Category: get cupid

An Ode to The Sting

I can’t remember how old I was when I first watched The Sting. Probably around ten, though perhaps a bit older. For years, it became a yearly tradition: my cousins and I would all watch The Sting together up at our family cabin in the mountains of Utah. Why The Sting?

Because it’s an awesome movie.

(I’m assuming most or all of you have watched this movie. It won Best Picture and a slew of other Oscars in 1973. Paul Newman and Robert Redford stage a long con to cheat Robert Shaw out of a bunch of money during the Great Depression.)

The Sting was the first time I remember watching a film and just being blown away by the plot. The first time I watched in sheer confusion as everything that was supposed to go right suddenly went wrong, only to discover that I had been completely taken in by a long con of the movie itself. That type of film remains one of my favorites–any movie that’s smart enough to be able to say quite clearly at the outset, “I’m going to trick you,” and then proceed to do just that over the course of the film. Movies like Ocean’s Eleven, or The Thomas Crowne Affair. To me, it’s like a magician. You know they’re going to trick you, and so you resolve not to be tricked. The magic is when they take you in anyway. The Sting is awesome because it doesn’t even have to hide its artifices–it throws certain scenes in that make no sense at the time (What is Redford putting into his mouth?), knowing that we’ll forget them just a few minutes later–until it all becomes clear at the end. (Aha!)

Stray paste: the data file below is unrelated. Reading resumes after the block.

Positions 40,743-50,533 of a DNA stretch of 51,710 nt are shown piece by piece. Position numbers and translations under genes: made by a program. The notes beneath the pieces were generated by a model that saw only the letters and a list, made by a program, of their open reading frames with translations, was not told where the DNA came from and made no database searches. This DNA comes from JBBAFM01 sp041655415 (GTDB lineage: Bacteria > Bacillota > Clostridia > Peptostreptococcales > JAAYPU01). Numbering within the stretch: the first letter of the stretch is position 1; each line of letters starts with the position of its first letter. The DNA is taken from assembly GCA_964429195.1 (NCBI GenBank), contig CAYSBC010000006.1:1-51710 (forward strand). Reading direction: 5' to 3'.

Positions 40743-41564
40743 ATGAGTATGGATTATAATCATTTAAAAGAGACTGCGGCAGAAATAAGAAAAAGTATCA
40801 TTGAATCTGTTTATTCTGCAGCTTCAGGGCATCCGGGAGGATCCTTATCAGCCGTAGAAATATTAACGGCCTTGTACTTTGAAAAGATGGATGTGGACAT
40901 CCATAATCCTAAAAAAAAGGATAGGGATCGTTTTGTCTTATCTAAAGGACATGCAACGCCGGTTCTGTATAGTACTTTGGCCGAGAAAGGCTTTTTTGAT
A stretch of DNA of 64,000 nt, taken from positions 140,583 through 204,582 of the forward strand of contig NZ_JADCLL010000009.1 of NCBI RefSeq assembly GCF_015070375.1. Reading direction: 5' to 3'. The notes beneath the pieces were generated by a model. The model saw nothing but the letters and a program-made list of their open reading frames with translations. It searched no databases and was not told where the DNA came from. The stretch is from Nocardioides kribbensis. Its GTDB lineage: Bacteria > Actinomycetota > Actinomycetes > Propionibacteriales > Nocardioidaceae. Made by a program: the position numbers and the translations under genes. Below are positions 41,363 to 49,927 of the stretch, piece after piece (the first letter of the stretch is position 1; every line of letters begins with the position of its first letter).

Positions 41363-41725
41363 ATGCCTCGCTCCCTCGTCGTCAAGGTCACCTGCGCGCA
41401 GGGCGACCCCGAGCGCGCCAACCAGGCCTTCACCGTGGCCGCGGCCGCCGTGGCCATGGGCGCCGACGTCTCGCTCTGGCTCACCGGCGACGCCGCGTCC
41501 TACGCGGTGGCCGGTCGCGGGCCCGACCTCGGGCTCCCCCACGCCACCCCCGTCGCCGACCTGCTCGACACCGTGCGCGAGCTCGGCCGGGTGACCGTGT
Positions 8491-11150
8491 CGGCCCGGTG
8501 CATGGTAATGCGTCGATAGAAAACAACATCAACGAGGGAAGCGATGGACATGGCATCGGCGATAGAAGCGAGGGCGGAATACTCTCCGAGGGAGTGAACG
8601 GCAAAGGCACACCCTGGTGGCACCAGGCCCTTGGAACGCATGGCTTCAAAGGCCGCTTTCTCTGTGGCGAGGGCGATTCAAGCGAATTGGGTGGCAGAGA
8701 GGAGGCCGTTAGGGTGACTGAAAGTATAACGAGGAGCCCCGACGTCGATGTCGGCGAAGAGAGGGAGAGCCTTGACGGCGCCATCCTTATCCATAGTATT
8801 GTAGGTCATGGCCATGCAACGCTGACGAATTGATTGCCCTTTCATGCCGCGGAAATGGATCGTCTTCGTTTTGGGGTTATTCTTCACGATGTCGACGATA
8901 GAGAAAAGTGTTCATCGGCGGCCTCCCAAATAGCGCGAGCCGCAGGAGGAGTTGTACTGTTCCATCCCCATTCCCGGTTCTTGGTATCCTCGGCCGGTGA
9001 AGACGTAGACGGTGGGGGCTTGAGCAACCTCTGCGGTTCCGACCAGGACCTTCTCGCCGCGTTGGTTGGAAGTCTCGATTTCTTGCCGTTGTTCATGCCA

The Sting is also the first movie where the soundtrack made any sort of a dent on my consciousness. It singlehandedly introduced me to ragtime and made me love it. I bought the soundtrack and listened to it over and over again.

The Sting was the embodiment of cool for years to me. The sheer confidence of Paul Newman throughout. How cocky and smug Redford could be, while still clearly unsure of what he’s doing a lot of the time. The way they dressed. The secret signals. It was all just so much fun.

Why did my cousins and I keep watching it year after year? I think it was because (honestly) it was complex enough that we didn’t get it. With each repeat viewing, we’d get a bit more. Understand another angle. But most importantly, we had younger cousins–The Sting was the first movie I would watch again with new people just to see how they reacted when the finale came at last.

As I start my fourth draft of GET CUPID, I’m taking the time to delve back into heist/caper movies again, and my love for the genre all goes back to The Sting and that first time I watched it. Every time I start to watch another caper, it’s because I want to recapture that feeling I had more than twenty years ago.

Writing Update: Plotting a New Book